When you see One Woman Show — and you will — you’ll want to talk about it to everyone who’ll listen. You’ll want to see it again, maybe twice, and then organise some sort of One Woman Show book club event where you sit around in a circle and list all the funniest and cleverest parts.
As much as I want to do that right now, I don’t want to tell you anything that Liz Kingsman wrote, did or said until you’ve seen it. This is a show that benefits from having not one single spoiler, however innocuous it might seem. So I’m going to do my best to review it while revealing (hopefully) next to nothing about the plot or jokes.
The buzz around One Woman Show has been in the air for a while — she sold out runs at Vault Festival and the Pleasance — and we now seem to be settling on a completely justified level of excitement about the Next Big Thing.
In affectionately skewering the delights, tropes and traps of millennial female storytelling, Kingsman avoids accidentally tumbling into the expected pitfalls by hurling herself in face first. One Woman Show parodies the self-deprecating humour, the sexually liberated clichés and the sudden, alarming sincerity of Fleabag-esque solo theatre with references to mad lib London date scenarios, empowered wanks and vague references to The Bad Thing From Her Past. It’s all just so, like, relatable?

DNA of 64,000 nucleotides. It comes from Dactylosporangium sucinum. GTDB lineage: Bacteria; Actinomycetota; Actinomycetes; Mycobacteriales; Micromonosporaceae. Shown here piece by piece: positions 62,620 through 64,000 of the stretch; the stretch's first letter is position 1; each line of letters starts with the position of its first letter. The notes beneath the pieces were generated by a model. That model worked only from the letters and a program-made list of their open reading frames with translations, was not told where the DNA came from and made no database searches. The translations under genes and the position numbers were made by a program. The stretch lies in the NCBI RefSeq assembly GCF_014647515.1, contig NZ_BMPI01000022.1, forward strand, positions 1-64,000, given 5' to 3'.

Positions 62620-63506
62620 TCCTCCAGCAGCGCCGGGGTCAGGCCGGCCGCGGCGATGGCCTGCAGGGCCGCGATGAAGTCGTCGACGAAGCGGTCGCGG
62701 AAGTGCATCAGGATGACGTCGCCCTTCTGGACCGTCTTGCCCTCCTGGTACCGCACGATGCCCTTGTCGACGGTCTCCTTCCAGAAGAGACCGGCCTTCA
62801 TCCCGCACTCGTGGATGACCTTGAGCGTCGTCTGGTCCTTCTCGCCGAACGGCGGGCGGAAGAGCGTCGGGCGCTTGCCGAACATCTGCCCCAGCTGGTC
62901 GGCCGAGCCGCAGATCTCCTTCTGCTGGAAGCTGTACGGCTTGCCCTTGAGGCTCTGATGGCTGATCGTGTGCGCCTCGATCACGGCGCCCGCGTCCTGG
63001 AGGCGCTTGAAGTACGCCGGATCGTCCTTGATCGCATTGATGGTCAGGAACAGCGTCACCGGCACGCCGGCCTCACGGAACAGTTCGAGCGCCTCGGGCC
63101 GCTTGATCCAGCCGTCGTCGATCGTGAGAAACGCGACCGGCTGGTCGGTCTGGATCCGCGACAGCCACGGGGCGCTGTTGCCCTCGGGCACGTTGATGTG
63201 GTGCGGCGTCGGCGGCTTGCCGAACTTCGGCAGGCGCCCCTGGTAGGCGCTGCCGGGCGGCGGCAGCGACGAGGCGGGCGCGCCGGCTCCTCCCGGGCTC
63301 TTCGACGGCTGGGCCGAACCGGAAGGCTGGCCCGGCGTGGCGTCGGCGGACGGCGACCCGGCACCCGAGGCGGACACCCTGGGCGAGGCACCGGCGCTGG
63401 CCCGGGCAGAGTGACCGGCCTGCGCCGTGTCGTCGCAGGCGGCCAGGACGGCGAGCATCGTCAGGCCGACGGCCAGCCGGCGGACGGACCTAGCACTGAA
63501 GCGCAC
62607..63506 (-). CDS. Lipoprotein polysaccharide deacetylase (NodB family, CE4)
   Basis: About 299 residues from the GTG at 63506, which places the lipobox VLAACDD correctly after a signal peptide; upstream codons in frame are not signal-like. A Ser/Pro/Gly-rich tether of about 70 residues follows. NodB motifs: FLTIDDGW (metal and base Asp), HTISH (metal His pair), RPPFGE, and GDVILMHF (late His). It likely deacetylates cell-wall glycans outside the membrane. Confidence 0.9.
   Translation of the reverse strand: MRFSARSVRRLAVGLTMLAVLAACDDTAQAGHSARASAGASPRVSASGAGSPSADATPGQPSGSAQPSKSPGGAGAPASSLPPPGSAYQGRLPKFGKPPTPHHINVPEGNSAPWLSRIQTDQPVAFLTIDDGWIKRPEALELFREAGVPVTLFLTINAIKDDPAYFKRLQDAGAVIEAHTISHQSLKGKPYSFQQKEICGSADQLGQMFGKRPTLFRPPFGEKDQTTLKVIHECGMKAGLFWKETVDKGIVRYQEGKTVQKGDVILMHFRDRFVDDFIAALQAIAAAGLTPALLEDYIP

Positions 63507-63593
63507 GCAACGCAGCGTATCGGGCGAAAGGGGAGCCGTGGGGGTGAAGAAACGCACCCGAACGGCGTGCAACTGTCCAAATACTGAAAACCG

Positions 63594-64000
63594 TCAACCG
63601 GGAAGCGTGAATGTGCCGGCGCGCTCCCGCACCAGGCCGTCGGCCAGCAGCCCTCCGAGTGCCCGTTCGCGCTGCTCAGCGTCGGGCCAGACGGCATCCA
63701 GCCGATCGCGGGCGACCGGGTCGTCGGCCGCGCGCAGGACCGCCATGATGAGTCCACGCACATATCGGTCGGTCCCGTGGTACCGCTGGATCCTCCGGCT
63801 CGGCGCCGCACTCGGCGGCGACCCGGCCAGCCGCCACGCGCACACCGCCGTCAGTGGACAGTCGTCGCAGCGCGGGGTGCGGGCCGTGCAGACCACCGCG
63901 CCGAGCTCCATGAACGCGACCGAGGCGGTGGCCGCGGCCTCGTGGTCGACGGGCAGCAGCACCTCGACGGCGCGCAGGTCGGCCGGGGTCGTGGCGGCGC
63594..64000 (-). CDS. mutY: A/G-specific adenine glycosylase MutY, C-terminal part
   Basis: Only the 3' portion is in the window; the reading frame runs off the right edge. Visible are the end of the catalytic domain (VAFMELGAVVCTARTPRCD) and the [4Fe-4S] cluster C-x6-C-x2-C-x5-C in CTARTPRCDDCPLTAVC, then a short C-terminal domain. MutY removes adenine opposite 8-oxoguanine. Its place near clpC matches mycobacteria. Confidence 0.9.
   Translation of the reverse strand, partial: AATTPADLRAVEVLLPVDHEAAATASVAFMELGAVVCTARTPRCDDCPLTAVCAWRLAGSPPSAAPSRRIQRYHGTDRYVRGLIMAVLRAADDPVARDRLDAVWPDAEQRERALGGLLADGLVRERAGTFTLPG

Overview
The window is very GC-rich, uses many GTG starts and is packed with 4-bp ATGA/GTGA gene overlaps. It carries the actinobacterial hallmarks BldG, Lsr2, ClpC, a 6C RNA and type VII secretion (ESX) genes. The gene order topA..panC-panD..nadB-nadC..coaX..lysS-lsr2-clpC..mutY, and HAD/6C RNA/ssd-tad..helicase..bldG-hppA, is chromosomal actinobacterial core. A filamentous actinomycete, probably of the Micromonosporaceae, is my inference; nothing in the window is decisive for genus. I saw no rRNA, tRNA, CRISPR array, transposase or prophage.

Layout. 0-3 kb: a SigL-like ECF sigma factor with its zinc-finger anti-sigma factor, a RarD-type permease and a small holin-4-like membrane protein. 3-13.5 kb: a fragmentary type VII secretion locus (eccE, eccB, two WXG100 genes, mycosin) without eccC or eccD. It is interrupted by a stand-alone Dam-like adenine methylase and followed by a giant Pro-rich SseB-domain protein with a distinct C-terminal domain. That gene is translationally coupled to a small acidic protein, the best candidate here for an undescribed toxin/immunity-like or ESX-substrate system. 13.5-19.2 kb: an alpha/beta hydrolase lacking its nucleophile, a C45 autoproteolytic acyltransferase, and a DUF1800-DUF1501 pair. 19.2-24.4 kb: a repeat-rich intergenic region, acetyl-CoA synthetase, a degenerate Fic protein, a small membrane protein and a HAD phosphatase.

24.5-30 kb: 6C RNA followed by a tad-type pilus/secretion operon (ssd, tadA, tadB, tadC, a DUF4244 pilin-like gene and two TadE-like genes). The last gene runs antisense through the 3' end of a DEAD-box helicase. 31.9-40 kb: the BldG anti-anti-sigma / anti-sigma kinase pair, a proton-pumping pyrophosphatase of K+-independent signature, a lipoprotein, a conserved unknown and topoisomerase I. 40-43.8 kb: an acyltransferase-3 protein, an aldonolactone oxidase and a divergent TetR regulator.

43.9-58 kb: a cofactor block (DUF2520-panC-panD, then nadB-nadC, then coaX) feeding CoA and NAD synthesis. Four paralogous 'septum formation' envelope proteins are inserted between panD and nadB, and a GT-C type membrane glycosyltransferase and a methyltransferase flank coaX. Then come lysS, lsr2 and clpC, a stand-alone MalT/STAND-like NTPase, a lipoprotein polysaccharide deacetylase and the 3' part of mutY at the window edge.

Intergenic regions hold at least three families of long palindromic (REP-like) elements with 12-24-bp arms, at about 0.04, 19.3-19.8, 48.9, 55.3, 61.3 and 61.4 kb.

Her writing is as sharp as a pin, folding jaunty throwaway puns around overly epic feminist monologues and visual gags. Just when you think you’ve got a hold of it all — oh right, she’s doing THIS bit now — Kingsman leaps off in another direction. While One Woman Show scribbles in the margins of a solo theatre playtext, this is, above everything, a gut-bustingly funny hour of comedy. Kingsman is silly, charming and her performance bears the marks of many years spent in sketch and improv (with two fantastic groups Massive Dad and SORRY).
This show will be back. It’s only a matter of time before she is absolutely fucking everywhere.
One Woman Show is, dare I say it, perfect.
Liz Kingsman: One-Woman Show is at Soho Theatre, London until 27th October